A nice big chunk of Tasmanian native blackwood ready to create a magnificent spoon for some lucky dear constant reader of the blog

Christmas tree futures

MORE spoon futures…and spatula futures…and small wooden box futures…and little herb spoon futures…

It’s Saturday and I have most of my post completed so I can share a most interesting thing that I found out this morning when reading my rss feed reader. Christi from the wonderful blog Farmlet who lives in Olalla Washington, who is doing what we are doing but on polar opposite sides of the globe (I am SURE that there is some sort of time continuum thing going on 😉 ) will most probably know what I am going to talk about here but to the majority of us, and I am guessing that a fair few of my dear constant readers in the U.S. included, will have never heard or seen what I am about to reveal to you before. Have I got you curious? I was reading a post this morning from one of the “Living sustainably” blogs that I follow and the poster was talking about sustainable thanksgiving mains choices. Now I am heartily over Thanksgiving guys… I have had so many pumpkin pie posts in the guise of vegan, paleo, raw and plain old decadent and dairy ridden that I would rather eat one of Steve’s feet than have to read about another one. It’s my own fault for following 390 blogs in my rss feed reader, most of them U.S. and most of them to do with food now isn’t it? I started reading about “the usual” Thanksgiving foods and was working back through what was truly sustainable when I got to number 3 and couldn’t for the life of me work out what they were talking about! A food that I have NEVER heard of? Time to go hunting! My interest was further piqued when I read that this food was sourced from Puget Sound which is right next to where Christi lives! This “food” is apparently harvested and sustainable but I don’t know how sustainable it is when this giant mollusc can live for 169 years but it was number 3 on the sustainable Thanksgiving list right after “Heritage Turkey” so if you live near Puget sound and you fancy something that looks suspiciously phallic for your next Thanksgiving meal knock yourself out…its geoduck all round! Check out what geoducks actually are in the following link and the link after that has a good photo of something that is apparently edible and makes me take back EVERYTHING that I have said in jest about how folks in Louisiana will eat anything…Christi…your countrymen just shot straight past the hillbillies and hit first place! 😉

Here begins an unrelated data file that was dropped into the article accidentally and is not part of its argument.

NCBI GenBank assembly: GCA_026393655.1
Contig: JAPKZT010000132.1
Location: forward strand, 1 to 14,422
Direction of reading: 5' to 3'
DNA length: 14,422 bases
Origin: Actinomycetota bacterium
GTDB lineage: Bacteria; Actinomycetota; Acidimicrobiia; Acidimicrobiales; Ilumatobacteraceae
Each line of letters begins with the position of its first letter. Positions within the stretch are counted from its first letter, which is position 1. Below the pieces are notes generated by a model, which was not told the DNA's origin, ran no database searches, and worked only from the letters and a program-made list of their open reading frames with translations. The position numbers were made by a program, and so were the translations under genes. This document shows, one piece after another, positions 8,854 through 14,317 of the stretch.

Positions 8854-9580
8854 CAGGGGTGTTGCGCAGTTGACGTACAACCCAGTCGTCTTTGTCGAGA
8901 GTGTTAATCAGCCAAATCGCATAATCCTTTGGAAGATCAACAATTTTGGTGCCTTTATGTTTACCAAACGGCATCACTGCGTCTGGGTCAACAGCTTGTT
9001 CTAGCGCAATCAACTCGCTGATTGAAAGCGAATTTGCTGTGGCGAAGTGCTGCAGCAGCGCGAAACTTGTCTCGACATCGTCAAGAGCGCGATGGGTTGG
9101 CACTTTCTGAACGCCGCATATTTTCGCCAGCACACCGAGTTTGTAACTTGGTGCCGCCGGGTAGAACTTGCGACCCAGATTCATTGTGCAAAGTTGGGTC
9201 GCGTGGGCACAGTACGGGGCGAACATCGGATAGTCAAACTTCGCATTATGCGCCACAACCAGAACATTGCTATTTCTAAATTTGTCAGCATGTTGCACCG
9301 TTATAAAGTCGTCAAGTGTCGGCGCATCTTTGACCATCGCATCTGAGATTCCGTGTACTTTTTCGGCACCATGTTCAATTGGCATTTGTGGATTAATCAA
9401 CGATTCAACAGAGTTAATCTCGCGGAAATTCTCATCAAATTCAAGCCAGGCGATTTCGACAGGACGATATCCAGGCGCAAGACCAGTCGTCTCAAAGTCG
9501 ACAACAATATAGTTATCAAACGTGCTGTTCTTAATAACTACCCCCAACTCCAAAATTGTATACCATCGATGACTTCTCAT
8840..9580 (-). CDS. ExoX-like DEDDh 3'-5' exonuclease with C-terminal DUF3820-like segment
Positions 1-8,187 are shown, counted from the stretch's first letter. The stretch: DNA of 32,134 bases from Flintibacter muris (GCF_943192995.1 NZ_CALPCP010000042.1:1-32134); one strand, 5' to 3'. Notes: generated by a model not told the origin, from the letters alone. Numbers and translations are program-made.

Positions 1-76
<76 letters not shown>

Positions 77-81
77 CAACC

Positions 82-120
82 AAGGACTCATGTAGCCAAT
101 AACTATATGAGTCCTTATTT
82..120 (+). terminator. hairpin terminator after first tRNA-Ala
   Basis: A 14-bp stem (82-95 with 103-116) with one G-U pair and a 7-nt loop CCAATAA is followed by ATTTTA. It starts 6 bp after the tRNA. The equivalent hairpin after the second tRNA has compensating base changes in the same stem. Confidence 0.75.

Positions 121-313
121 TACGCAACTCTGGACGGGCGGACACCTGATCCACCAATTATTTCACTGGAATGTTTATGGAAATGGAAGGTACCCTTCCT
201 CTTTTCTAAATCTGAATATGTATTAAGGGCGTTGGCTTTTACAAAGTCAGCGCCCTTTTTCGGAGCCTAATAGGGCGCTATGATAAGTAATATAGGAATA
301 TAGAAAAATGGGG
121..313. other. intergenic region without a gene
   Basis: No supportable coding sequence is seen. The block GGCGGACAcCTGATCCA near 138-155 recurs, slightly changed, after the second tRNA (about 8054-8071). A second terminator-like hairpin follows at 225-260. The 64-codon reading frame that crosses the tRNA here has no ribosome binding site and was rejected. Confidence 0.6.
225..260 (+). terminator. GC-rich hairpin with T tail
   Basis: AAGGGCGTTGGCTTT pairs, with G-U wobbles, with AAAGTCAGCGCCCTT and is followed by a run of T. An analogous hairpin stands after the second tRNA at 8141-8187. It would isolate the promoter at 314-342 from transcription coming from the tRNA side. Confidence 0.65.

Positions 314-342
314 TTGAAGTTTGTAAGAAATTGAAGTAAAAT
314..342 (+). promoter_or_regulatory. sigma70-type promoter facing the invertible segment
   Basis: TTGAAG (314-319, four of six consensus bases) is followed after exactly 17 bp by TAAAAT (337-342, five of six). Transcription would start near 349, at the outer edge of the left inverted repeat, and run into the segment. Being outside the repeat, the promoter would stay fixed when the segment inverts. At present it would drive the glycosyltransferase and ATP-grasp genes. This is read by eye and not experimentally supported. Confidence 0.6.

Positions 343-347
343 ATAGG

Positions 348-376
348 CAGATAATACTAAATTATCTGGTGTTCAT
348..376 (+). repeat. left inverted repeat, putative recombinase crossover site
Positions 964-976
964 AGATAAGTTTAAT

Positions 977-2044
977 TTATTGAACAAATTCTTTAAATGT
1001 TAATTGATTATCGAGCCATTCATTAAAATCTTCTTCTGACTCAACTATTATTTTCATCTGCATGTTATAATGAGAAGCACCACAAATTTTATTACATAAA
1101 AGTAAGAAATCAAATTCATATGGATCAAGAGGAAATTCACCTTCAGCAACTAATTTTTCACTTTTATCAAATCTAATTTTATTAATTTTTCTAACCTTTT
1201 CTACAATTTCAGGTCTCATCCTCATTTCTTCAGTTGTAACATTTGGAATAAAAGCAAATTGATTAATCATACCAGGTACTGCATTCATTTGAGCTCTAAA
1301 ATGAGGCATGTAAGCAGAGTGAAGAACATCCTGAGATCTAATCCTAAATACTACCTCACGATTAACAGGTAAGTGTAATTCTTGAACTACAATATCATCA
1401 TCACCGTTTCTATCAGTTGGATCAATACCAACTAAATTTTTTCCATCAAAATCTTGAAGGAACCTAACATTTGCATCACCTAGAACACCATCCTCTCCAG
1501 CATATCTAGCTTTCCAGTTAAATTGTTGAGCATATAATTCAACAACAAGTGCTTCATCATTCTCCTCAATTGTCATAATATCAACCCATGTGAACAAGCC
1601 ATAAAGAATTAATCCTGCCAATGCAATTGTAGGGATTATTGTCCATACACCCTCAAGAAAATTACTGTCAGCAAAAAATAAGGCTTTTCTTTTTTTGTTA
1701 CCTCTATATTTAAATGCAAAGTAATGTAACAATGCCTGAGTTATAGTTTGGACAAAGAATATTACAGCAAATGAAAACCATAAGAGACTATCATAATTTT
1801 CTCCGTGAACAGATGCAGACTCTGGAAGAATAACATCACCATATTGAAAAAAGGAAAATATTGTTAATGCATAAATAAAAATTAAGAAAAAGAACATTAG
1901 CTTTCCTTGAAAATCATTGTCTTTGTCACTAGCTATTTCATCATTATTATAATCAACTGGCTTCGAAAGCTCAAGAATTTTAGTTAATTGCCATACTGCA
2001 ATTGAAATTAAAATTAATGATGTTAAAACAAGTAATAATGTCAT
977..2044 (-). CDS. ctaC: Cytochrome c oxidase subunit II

http://www.ecy.wa.gov/programs/sea/pugetsound/species/geoduck.html

http://geoduckrecipes.com/wp-content/uploads/2011/08/geoduck-size.jpg

If being born in a stable was good enough for Jesus…it’s darned well good enough for our Christmas tree!

Hows this for an action shot…drilling the hole at the top of the “Christmas Tree” to insert the star

A 35kg termite and his sidekick

Emmmmm!

Nothing to do with me!

I forgot to tell you that we got accepted into our chosen arty course for next year. We think it might not have been the course that we initially wanted to do. Steve swears that the course that we were aiming at is a completely different course offered from a completely different Polytechnic (I.T.) but after talking to the lecturer and checking out the website we are very excited about learning all about making our own websites and will probably take a year off to study the other course that we initially were going to sign up for after this course. It’s good to take a bit of a hiatus from intensive study in one area because it leaves you refreshed and multi-skilled. We decided to learn how to produce our own high quality websites as part of our business plan. Through our studies we have discovered that landscape gardeners appear to be lacking in the computer skills department. Most landscape gardening sites are pitiful links through sites like HotFrog and give prospective customers (and students trying to find out information) massive headaches trying to find them. You have to phone up to get any information whatsoever and most of them don’t answer the phone to you anyway. This isn’t just a Tasmanian problem, we discovered it bleeds over to the mainland and trying to find an herb wholesaler with a web presence was like trying to find a speck of sand in a sand dune. We are determined to be successful when we eventually start our business and as such we want to be as proficient with as many areas of our chosen field as we possibly can be. Perhaps Jack of all trades master of none may apply BUT at least we will know something about every facet of our business which can only be a good thing. After learning how to produce a quality website and web presence we can head over to the other course and learn how to produce quality concept plans using the Adobe 5 suite and then it’s off to university with a diverse range of qualifications that can only help us to give Landscape Architecture our most sterling effort. “If a job is worth doing, it’s worth doing well”…see…I DID listen Gran 😉